I have had mixed, but mostly very good, experiences with ferry crossings. I have to say, however, that crossing the water to Port Askaig on a beautiful West Coast of Scotland evening, with the sun setting, and the company of a group of travellers happy to have made it on time, was by far the best.  We soon abandoned the cabin and went to sit on the front deck. We had wine, and sherry, and I think maybe a little whisky too. We had oatckaes, goat’s cheese, houmous, quiche, and many other delicacies. Everyone was in a good mood and further entertainment was provided by trying to take pictures into the sunset:

P1030388 P1030390

And so, speaking for myself, it was in a quite euphoric state that we disembarked in Port Askaig (one pub, one shop, two ferries) and set off to find a place to camp for the evening. The search would prove to be a complicated and not very successful one. Its failure can be attributed entirely to Scotland’s fiercest and most destructive predator of human beings: the midge. Long story short, C had arranged to take delivery, that evening, of a large tent, which was intended to sleep five of us. Having got hold of the tent, the only place we could find to put it was in a very midgey area. Once it had been put up and people started to take refuge from the clouds of midges that were surrounding us, so thick that it was hard to avoid breathing them in, a flaw in the tent’s design revealed itself. Its various air holes were covered with mesh, but with a mesh far too coarse to stop the midges getting in (if you have had the good fortune never to encounter these creatures, let me explain that at least half a dozen could sit on the nail of your little finger).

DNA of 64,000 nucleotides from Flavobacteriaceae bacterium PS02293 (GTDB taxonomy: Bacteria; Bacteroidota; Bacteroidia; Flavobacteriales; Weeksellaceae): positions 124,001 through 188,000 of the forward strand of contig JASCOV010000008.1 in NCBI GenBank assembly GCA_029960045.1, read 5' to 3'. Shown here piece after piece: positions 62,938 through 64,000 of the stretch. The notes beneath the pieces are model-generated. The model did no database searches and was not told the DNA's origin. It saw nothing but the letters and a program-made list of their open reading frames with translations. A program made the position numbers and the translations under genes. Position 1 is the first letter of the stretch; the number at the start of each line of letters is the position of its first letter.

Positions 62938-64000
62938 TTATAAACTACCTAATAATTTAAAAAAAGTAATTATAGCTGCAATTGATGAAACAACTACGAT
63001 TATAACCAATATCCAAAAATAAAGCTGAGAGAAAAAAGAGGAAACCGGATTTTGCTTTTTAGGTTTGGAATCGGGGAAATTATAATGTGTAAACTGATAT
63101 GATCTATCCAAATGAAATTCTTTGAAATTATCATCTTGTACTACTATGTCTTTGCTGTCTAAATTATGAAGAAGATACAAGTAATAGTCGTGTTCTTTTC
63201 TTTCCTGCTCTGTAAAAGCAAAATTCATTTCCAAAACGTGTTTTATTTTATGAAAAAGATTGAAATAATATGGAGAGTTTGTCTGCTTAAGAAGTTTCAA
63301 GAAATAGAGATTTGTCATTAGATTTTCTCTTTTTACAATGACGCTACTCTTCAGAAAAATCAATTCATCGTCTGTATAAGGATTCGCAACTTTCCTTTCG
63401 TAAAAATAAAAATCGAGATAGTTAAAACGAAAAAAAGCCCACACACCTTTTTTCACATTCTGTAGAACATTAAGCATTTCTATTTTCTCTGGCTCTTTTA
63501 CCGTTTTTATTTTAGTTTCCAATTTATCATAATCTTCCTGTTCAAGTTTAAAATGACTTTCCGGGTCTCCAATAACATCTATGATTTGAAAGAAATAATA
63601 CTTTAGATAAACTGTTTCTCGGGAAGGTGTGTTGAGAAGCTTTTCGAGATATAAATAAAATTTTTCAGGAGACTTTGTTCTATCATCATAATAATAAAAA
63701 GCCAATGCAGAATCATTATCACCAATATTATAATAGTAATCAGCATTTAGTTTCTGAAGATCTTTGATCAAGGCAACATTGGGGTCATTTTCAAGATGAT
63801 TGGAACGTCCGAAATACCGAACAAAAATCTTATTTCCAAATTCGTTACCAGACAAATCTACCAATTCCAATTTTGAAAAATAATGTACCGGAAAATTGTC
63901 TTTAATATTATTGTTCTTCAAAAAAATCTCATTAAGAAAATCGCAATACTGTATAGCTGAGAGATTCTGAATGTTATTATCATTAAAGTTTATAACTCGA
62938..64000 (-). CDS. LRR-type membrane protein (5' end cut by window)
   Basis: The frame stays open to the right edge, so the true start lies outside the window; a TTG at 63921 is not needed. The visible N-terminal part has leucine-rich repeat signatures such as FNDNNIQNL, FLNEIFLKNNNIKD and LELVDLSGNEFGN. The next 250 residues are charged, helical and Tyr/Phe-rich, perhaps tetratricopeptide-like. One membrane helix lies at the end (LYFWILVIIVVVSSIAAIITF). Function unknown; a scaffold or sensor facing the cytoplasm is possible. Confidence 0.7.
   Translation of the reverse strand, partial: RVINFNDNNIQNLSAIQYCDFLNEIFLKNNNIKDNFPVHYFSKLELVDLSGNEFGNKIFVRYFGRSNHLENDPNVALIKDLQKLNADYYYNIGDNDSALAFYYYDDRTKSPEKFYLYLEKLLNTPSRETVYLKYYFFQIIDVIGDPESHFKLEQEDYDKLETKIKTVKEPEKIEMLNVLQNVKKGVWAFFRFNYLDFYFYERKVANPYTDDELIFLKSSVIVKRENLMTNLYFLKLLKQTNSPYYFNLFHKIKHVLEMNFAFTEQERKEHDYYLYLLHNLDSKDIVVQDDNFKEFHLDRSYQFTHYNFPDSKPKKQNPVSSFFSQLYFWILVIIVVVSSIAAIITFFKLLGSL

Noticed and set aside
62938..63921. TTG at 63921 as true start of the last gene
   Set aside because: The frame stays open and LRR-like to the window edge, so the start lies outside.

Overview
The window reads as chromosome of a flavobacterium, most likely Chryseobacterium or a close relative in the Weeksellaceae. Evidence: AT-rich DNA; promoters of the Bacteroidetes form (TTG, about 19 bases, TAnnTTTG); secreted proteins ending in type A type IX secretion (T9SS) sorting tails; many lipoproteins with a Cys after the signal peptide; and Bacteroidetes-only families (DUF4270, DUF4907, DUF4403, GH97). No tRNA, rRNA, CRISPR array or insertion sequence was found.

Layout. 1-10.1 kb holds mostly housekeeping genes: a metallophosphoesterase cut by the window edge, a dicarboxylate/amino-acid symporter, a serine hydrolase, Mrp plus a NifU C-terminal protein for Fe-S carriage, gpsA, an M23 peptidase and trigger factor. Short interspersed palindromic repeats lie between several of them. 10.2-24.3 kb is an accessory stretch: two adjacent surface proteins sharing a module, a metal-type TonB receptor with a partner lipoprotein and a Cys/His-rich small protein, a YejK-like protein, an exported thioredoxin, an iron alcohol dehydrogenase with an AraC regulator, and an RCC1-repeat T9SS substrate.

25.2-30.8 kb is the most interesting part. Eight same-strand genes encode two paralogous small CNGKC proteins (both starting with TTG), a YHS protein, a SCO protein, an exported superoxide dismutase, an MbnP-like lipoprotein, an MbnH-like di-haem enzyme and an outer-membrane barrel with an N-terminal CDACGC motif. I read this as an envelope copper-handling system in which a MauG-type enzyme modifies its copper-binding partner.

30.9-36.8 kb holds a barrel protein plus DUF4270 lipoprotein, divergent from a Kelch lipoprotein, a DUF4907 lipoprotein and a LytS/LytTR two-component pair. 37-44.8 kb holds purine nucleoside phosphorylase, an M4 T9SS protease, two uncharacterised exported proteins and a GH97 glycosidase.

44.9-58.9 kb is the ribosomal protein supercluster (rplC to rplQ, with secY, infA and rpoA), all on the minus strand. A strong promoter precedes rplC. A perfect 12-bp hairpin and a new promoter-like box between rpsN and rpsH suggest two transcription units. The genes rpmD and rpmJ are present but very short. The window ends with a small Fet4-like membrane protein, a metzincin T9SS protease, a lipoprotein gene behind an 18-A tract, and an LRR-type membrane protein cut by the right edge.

The night was easily the worst of the trip, and in the morning the group split as by 4:30 a.m. some of those in the large tent could no longer deal with the constant midge-biting and associated itching, and they split. I should say that my small tent had excellent midge protection, so that although I was constantly under attack while putting it up, once inside it I could sleep peacefully. I was therefore one of the last to leave the scene of the atrocity, having stayed in my tent and asleep for as long as possible before dealing with the further attacks involved in taking it down and getting the hell out of there. What happened next, as they say on buzzfeed, was extraordinary.

It was clear that camping on Islay was very unlikely to work for us, as we had no midge protection to speak of and were getting eaten alive. Now some members of the group made legitimate attempts to book us into other accommodation, but Islay is very popular in the Summer and the one youth hostel was full, as were the hotels. But then the irrepressible C found a place in the locality of Bridgend. I don’t propose to say exactly where or what it was,  but it will be enough to say that we had a roof over our heads and were kept warm and dry for the rest of our stay.

We could certainly have done worse. I will close this part of the account with a picture of the signpost in Bridgend (two shops, a hairdresser’s, a pub, a public lavatory, a bus stop). This sign is a gazetteer of the major settlements of Islay, and we would be exploring the places indicated on it over the following days.